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December 16, 2005 January 5, 2006 January 17

January 19 January 25 January 26 Ongoing Ongoing February 14 February15 February 16 May 10 June 3 September 11

Press Conference to publicly announce proposal to USDOE by Superintendent Castillo and key school district superintendents Establishment of internal multi-disciplinary team Contracted consultants retained and assisting in proposal development Stakeholder and public meeting to gather proposal input Participation (40) and strong support expressed by: o Oregon Congressional Delegation o Oregon School Boards Association o Confederation of Oregon School Administrators o Oregon Education Association o Higher education faculty o School superintendents and principals Presentation and briefing to State Board of Education ODE proposal development staff participate in the Growth Model Seminar, sponsored by the Council of Chief State School Officers Presentation at the Oregon Association for Compensatory Education, Seaside, Oregon. (550 participants). Contact and advising with key stakeholders mentioned above Communication and input from the Oregon Title I Committee of Practitioners Follow up stakeholder and public meeting to gather final proposal input Participation (40) and strong support expressed by above groups. House Education Committee Briefing State Board first reading Stakeholder Meeting to review submitted proposal Notification to Stakeholders regarding Peer Review decision Request of review and revision by stakeholders of the revised proposal

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National consultants The Oregon Department of Education has secured the active participation, advice, and review of the following nationally respected technical consultants in the development and implementation of this scope of work. Primary Consultants Joseph J. Stevens, Ph.D., MESA Associates 4524 Fox Hollow Road, Eugene, OR 97405 (541) 870-9431 (cell) jstevens.mesa@comcast.net Brian Gong, Ph.D., Center for Assessment PO Box 351, Dover, NH 03821-0351 (603) 516-7900 bgong@nciea.org Thomas Haladyna, Arizona State University William Schafer, University of Maryland Yeow Meng Thum, Michigan State University Carina Wong, formerly Pennsylvania State Department of Education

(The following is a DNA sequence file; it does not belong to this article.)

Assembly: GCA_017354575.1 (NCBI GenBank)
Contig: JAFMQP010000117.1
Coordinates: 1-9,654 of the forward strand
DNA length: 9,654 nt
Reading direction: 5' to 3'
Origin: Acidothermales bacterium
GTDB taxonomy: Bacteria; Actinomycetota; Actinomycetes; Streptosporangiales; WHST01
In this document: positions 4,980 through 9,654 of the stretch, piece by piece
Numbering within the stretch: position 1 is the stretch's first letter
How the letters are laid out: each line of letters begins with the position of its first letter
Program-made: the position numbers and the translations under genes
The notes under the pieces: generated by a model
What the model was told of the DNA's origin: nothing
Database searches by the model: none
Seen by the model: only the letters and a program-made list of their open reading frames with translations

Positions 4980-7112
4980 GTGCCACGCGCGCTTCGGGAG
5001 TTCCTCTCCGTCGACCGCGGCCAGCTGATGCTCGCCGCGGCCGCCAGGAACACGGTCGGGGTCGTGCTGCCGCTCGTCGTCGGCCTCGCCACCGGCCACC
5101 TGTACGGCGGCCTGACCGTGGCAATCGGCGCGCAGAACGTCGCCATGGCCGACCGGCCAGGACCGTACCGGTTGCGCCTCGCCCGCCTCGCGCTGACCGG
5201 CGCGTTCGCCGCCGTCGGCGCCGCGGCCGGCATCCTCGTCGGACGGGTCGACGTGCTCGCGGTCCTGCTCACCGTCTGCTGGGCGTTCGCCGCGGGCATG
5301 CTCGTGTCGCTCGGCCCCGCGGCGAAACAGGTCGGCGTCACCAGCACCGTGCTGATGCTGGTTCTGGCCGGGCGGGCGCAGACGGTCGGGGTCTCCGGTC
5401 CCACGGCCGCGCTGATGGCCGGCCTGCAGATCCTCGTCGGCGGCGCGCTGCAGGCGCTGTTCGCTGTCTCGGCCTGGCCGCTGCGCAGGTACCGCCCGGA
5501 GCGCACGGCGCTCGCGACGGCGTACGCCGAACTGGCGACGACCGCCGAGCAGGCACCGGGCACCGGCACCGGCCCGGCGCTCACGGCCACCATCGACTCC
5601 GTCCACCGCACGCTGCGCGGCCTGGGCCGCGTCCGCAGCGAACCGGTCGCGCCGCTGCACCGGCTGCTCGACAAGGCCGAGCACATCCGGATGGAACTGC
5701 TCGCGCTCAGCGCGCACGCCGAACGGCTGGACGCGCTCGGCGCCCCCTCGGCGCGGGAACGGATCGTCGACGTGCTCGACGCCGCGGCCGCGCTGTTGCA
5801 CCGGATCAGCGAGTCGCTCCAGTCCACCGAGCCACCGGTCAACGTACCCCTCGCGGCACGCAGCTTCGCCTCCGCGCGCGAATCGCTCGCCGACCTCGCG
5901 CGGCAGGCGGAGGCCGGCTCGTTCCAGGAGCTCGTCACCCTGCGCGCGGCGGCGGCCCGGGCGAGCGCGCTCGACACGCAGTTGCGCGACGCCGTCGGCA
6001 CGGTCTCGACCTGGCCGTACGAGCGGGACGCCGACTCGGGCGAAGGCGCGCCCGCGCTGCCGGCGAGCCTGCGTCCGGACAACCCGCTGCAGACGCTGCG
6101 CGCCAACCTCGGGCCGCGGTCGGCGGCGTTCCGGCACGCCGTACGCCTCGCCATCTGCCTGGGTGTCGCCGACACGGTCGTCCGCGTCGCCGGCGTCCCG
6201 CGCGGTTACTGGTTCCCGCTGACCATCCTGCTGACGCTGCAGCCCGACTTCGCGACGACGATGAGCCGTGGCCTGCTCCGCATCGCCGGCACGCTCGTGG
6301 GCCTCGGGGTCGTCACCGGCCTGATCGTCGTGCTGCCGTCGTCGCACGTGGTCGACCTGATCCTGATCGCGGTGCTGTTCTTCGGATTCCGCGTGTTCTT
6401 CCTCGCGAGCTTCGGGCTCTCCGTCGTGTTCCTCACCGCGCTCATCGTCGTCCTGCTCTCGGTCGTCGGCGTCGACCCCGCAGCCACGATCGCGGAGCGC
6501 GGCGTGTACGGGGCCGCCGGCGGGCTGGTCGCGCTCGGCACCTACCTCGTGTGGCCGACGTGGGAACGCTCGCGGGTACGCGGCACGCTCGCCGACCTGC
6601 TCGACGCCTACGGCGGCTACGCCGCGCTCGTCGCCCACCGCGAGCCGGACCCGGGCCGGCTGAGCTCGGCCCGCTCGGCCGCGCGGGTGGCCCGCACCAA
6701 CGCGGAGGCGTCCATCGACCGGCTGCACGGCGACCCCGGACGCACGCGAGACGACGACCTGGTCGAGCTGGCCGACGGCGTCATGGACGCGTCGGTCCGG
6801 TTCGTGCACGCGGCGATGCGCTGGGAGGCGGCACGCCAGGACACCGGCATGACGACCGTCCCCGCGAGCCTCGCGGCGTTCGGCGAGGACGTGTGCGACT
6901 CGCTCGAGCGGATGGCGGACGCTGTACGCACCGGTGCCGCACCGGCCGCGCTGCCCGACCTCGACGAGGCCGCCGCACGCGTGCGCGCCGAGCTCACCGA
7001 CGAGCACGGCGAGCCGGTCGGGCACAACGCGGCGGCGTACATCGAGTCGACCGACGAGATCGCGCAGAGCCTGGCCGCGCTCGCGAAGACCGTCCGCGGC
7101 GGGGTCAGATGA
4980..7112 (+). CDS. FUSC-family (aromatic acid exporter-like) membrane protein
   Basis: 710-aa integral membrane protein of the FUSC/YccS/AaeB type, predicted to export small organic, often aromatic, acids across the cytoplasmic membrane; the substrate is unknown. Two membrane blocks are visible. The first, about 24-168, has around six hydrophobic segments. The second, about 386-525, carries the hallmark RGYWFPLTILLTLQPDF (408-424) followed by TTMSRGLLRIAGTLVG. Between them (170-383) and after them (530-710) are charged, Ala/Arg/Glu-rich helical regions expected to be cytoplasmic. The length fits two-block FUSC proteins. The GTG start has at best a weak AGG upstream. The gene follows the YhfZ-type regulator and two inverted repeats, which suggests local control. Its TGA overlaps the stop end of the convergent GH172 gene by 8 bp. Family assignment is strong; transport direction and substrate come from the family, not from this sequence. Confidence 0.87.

Technical Advisory Committee

Reporting data The Oregon Department of Education will incorporate results of growth model analysis into the school, district and state Performance Reports and Adequate Yearly Progress Reports. The school and district Performance Reports are mailed home to parents on an annual basis. Summary information will be incorporated into the State Report Card. All reports will be posted on the Oregon Department of Education web site. Media files will be made available to the press. Assurances If approved, the state of Oregon will participate in a USED evaluation of the growth model, including providing data comparing the growth model AYP results to AYP results under the NCLB statutory models.